To what extent was Bismarck a Revolutionary Conservative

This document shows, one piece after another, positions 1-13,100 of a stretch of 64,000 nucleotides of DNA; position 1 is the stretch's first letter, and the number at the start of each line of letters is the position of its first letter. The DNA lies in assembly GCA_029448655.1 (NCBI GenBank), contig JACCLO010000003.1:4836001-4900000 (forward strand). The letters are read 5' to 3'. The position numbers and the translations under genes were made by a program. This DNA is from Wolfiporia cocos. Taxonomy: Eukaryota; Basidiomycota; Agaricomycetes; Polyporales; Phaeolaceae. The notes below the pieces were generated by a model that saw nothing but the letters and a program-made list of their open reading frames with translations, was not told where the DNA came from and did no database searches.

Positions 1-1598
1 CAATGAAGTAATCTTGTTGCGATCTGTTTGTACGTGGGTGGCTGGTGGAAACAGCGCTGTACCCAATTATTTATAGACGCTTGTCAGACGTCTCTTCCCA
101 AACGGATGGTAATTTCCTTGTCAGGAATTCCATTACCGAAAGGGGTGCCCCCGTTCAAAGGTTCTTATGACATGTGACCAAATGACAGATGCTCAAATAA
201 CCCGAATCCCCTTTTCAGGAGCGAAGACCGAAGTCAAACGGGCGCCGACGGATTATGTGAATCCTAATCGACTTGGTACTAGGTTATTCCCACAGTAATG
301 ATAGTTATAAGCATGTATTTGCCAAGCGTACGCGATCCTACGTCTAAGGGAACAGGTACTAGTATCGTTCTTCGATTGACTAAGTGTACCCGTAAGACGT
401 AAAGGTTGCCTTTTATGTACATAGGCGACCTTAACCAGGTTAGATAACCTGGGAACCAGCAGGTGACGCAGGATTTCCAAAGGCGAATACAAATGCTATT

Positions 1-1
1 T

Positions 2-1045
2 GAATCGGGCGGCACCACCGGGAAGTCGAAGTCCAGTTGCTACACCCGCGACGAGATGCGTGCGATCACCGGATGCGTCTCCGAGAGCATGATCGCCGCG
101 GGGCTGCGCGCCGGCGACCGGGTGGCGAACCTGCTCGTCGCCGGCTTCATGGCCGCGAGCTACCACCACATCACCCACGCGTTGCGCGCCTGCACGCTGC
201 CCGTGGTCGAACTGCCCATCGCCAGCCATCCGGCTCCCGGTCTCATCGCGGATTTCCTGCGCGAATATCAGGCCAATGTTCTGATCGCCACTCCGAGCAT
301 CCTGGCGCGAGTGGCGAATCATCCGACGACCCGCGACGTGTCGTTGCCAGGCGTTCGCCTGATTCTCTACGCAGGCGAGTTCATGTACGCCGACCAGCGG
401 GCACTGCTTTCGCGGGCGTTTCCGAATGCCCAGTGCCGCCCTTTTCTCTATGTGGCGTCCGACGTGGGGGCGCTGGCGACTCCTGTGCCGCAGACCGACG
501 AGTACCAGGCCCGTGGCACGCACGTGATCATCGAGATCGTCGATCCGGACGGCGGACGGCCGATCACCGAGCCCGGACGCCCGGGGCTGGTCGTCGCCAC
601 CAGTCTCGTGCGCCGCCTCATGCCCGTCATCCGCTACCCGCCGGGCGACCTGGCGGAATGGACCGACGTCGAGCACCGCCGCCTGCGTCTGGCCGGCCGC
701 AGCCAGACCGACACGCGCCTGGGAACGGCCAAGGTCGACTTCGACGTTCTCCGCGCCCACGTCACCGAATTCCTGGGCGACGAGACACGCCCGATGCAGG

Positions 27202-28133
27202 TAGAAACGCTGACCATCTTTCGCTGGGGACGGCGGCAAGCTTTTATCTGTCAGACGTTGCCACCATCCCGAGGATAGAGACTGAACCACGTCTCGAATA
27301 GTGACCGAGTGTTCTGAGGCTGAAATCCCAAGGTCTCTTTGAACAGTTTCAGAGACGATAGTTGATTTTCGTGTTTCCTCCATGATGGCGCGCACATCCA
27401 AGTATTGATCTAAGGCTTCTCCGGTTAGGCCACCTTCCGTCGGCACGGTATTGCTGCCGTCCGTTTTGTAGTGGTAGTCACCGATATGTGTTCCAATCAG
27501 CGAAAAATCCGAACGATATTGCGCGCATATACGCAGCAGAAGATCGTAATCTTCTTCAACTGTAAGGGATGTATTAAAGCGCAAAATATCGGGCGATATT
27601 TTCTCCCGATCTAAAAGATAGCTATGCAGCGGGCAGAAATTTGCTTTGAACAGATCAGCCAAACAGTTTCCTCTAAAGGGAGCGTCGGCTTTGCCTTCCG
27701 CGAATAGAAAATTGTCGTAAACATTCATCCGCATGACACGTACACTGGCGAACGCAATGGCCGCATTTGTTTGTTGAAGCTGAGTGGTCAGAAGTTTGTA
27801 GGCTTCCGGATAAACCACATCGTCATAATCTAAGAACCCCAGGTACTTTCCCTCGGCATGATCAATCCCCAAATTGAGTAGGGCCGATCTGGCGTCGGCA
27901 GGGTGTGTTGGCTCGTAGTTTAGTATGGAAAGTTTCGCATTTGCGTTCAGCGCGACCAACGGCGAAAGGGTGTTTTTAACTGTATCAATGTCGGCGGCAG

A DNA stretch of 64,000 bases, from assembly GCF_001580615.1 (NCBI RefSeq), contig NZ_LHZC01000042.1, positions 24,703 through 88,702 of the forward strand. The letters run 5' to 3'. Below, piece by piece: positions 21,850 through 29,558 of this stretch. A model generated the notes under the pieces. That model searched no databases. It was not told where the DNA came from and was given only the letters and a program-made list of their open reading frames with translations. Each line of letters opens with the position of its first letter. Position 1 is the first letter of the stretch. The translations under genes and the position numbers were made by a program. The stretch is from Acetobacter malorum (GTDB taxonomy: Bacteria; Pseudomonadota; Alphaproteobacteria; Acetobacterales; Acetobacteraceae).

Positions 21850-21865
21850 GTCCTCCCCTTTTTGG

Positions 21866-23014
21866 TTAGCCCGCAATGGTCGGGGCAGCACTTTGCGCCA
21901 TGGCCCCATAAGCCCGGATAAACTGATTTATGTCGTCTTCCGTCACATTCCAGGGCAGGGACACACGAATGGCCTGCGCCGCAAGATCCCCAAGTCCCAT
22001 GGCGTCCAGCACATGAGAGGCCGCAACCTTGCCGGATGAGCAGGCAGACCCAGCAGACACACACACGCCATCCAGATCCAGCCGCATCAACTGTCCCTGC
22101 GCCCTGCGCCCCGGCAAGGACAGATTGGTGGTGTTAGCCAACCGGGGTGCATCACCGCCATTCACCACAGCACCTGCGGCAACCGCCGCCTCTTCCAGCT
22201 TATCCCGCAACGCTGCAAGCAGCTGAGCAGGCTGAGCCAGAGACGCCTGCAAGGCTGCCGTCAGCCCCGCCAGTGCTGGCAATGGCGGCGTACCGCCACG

The term ‘revolutionary conservative’ initially appears contradictory. However, it is possible to be both conservative and to some extent revolutionary at the same time. A revolutionary conservative is defined as someone who not only aims to maintain the status quo, but who also to achieve this goal, is prepared to sacrifice certain aspects of the existing order through reform, so that on the whole, traditional values will survive. Whilst Bismarck was almost certainly a conservative, it is the purpose of this essay to examine whether he was truly revolutionary in his ideas, or whether the reforms he introduced were only in the interests of maintaining his own power and influence in Germany.The first aspect of Bismarck’s policy that may give an indication to the extent of his ‘revolutionary conservatism’ is the form taken by the German constitution. When the German states unified in 1871, a new instrument of government was formed, and in theory, the new German nation was very democratic, with all men given the vote. However, a closer examination of the German government reveals that all the real power lay in the hands of the Kaiser, the Imperial Chancellor and the Bundesrat (upper house). The democratically elected house, (Reichstag) had only the power to delay laws and could be dissolved by the Bundesrat at any time.Bismarck had also cleverly engineered the new constitution in order to ensure dominance of both the Reichstag and Bundesrat by the Prussian upper classes. Although the vote had been extended to all men, which was undeniably a revolutionary measure at the time, a three tier system was put in place that meant the vote of the working class man was worth a third of the vote of an upper class German. The form of the constitution can therefore be seen as an example of Bismarck’s ‘revolutionary conservatism’, as it was a fundamentally extremely conservative but had been applied through a new and reformed method.Another possible example of Bismarck’s ‘revolutionary conservatism’ was the introduction of State Socialism. Bismarck had been extremely concerned about the rise in popularity of the SPD (Social Democrats) as he saw them as a threat to the power of the junkers (upper classes) and to the German constitution. The SPD were the party who believed in the workers rightful share in government, and that industries should be owned by the state for the benefit of the people. Being a junker and a conservative himself, Bismarck was understandably ‘firmly opposed to such ideas as the illiterate working class playing a significant role in the government of Germany’.However, Bismarck was a shrewd politician who knew that ignoring the demands for reform could be potentially more damaging to Germany than by introducing some small measures to alleviate the problems of the working classes. Bismarck’s other aim in the matter, was to try to reduce support for the Social Democrats by giving the working class a small dose of social reform that they so desperately wanted. The reforms that were introduced included compulsory sickness insurance, to be paid into by both the workers and employers. In addition, accident insurance was set up and also in 1889 the most radical reform of all; state pensions. The workers, employers and the government paid into the pensions. All these reforms marked a fundamental change in social policy as these measures acknowledged for the first time that capitalist businessmen owed their workers certain rights. The accident insurance was a particularly astute measure for Bismarck to introduce as industrial work was dangerous, and health and safety in the workplace was a burning issue among the workers at this time.Although these new reforms seem to be radical in essence they undoubtably failed to tackle the main problems of low pay and poor working conditions. To have been truly revolutionary I think that Bismarck needed to have introduced these reforms with the honest intention of improving the lives of the working classes. I believe that a more cynical view of Bismarck’s measures is appropriate and that the reforms were only brought in to maintain his own power and popularity. However, inadvertently his plans did in fact represent something revolutionary in European society, a first step on the road to the welfare state of the mid-twentieth century.His repression of socialism and the introduction of the Exceptional Laws is yet another example of Bismarck’s policies that may reveal his political stance. His contrasting reaction to the growth of socialism was the introduction of extremely repressive and anti-socialist laws. This made it virtually impossible to be a socialist and to live in Germany. There appears to be absolutely nothing revolutionary about Bismarck’s attitude in these circumstances, and he takes a very traditionally conservative and authoritarian approach to the situation. By introducing legislation to restrict socialist activities, Bismarck intended not only to stop the socialists but to divide the Liberals as they were caught between their fear of socialism and their belief in civil liberties. This tends to suggest that Bismarck would only make changes when there was a significant political advantage to be gained.When his restrictive laws did not appear to be affecting the support of the SPD, he quickly changed his strategy and made an attempt to introduce these limited reforms. Bismarck’s approach was quite clearly not truly ‘revolutionary’ from the outset, but intelligent political manoeuvring allowed him to take advantage of the changing attitudes of the German people.Another feature of Bismarck’s domestic policy that could give an indication to the extent of his revolutionary conservatism is the May laws and the ‘Kulturkampf’. In 1870, the Pope issued his famous Doctrine of Papal Infallibility, which basically gave the Pope’s word the authority of God, this meant that it could not be questioned. Some of the Roman Catholics in Germany refused to accept the Doctrine and Bismarck was therefore forced to take sides. He believed that if he supported the Vatican on the Decree then it would gain control of the education system in Germany. He could not allow this to happen under any circumstances, so Bismarck became determined to crush all Catholic opposition. A series of extremely repressive, anti-Catholic measures were introduced in 1872 and 1876 to limit the power of the Catholic Church in Germany. Bismarck had other reasons for attacking the Catholics, which included strengthening Germany’s relations with anti-Catholic countries such as Russia. However, his reaction to the situation seems to show no hint of revolutionary ideas or reform but gives a strong indication of Bismarck’s traditional conservatism and authoritarianism.In conclusion I would say that Bismarck, was to a limited extent a revolutionary conservative. He used revolutionary methods such as the introduction of State Socialism and universal suffrage in order to maintain the dominance of the Prussian Upper Classes in Germany. In other ways, however, he showed no appetite for reform and appeared to be an extremely traditional conservative, such as in his reaction to the increasing power of the Catholic Church in Germany.In all his responses and ensuing policies Bismarck showed himself to be a shrewd and extremely able politician, possessing the ability to react quickly and effectively to the changing political climate in Germany, and to turn difficult circumstances to his own advantage. His forty years in office as the most powerful man in Germany stands testament to this. In his own words Bismarck revealed his true nature which was neither revolutionary nor conservative but pragmatic and realistic. “Politics are not like mathematics or arithmetic. It is true that in politics one has to calculate with known and unknown quantities at one and the same time, but there are no formula or rules by which one can work out the answer in advance”.